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Mr. Desmond Swayne (New Forest, West): Another question has to do with what a natural death for foxes in the wild consists of. Some hon. Members seem to believe that elderly foxes go into retirement care homes. Life in the wild can be unpleasant, even without hunting.

Mr. Lidington: My hon. Friend makes an important point. Foxes do not go to retirement homes, and they are not taken to the vets to be put to sleep when they hit old age or are injured in the wild.

The Burns report makes it clear that arguments about alleged cruelty caused by hunting must be considered alongside an assessment of the alleged cruelty intrinsic to other methods of animal control. It states that

I submit that any method of control that results in death should be considered to "seriously compromise the welfare" of the animal concerned.

The report deals with other methods of control. Several of my hon. Friends have referred to lamping, which is the method that the committee appears to prefer. The inquiry reported that, in many areas of the country, lamping would be neither feasible nor safe.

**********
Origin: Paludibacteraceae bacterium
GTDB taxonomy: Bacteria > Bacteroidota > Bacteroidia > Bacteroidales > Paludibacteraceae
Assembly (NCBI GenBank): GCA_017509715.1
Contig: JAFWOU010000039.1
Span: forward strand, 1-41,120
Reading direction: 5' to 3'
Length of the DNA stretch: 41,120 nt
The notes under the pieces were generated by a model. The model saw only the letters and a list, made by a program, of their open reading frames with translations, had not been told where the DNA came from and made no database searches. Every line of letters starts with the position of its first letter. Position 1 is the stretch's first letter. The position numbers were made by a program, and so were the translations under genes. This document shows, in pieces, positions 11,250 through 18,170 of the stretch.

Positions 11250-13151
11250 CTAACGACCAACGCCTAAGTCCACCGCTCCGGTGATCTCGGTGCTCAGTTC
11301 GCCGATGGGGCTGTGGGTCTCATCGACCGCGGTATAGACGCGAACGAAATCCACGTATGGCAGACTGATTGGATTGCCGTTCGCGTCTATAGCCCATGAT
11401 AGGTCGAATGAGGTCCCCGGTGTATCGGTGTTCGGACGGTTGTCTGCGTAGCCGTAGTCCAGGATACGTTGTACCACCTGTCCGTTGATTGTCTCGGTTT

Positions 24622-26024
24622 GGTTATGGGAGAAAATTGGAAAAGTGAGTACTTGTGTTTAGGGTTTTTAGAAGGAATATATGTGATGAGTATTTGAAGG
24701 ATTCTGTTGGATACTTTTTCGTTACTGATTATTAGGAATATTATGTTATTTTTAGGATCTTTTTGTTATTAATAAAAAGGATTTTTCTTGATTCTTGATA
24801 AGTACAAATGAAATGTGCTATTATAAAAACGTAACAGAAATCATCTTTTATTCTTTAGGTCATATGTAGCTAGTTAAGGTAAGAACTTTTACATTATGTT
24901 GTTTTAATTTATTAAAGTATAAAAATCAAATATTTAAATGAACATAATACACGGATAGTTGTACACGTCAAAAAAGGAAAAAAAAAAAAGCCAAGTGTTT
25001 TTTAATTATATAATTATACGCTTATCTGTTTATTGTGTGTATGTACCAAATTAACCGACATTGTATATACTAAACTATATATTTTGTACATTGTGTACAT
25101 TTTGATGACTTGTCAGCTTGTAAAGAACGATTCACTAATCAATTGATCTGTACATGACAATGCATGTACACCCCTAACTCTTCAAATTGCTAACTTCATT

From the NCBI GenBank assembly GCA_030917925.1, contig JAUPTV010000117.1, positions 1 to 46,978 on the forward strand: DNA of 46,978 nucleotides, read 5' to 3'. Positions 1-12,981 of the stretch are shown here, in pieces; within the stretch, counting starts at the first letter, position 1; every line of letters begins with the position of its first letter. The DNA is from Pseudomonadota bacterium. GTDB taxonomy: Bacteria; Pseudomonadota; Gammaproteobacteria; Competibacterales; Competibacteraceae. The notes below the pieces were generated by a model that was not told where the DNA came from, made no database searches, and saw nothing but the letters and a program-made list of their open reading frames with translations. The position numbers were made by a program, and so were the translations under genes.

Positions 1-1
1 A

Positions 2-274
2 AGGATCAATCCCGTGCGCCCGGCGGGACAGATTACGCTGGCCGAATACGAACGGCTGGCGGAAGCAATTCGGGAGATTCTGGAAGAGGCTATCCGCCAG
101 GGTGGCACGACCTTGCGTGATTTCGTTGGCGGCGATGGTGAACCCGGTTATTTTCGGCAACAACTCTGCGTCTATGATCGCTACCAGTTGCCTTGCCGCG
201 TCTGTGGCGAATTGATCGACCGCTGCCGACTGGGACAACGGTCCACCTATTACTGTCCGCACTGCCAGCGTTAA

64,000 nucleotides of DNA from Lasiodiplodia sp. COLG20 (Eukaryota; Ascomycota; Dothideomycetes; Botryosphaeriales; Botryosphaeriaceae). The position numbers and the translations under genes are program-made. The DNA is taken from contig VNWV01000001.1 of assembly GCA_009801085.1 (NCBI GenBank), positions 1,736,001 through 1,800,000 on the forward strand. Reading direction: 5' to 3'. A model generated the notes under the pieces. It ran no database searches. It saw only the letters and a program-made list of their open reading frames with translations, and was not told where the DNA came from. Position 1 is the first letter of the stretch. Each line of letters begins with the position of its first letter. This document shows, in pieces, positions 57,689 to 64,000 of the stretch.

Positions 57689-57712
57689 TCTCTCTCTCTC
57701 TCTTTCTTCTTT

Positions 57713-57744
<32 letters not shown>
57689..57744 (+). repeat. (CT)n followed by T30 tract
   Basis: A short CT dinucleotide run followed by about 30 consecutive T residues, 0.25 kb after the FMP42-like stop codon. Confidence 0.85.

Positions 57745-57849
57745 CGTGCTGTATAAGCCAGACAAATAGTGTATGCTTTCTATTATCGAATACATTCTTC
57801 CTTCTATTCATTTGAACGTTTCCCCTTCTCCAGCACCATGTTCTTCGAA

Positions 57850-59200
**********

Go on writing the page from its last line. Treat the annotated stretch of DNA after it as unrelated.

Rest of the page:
The inquiry team also discussed shooting with shotguns, snaring, and trapping, and it referred in passing to the poisoning or gassing of animals. It is currently illegal to gas or poison foxes, although the Government have a gassing programme for badgers.

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Mr. Luff: The National Farmers Union sent a letter to Members of Parliament this week, in which it stated:

It is therefore wrong to regard lamping as some sort of panacea.

Mr. Lidington: My hon. Friend makes a good point. The inquiry concluded:

It is difficult to shoot a fox accurately without wounding it, and snares and traps may affect species other than the quarry species that landowners want to control. Most reasonable people would appreciate that other methods of control are no less cruel and inflict no less damage to animal welfare than hunting with hounds.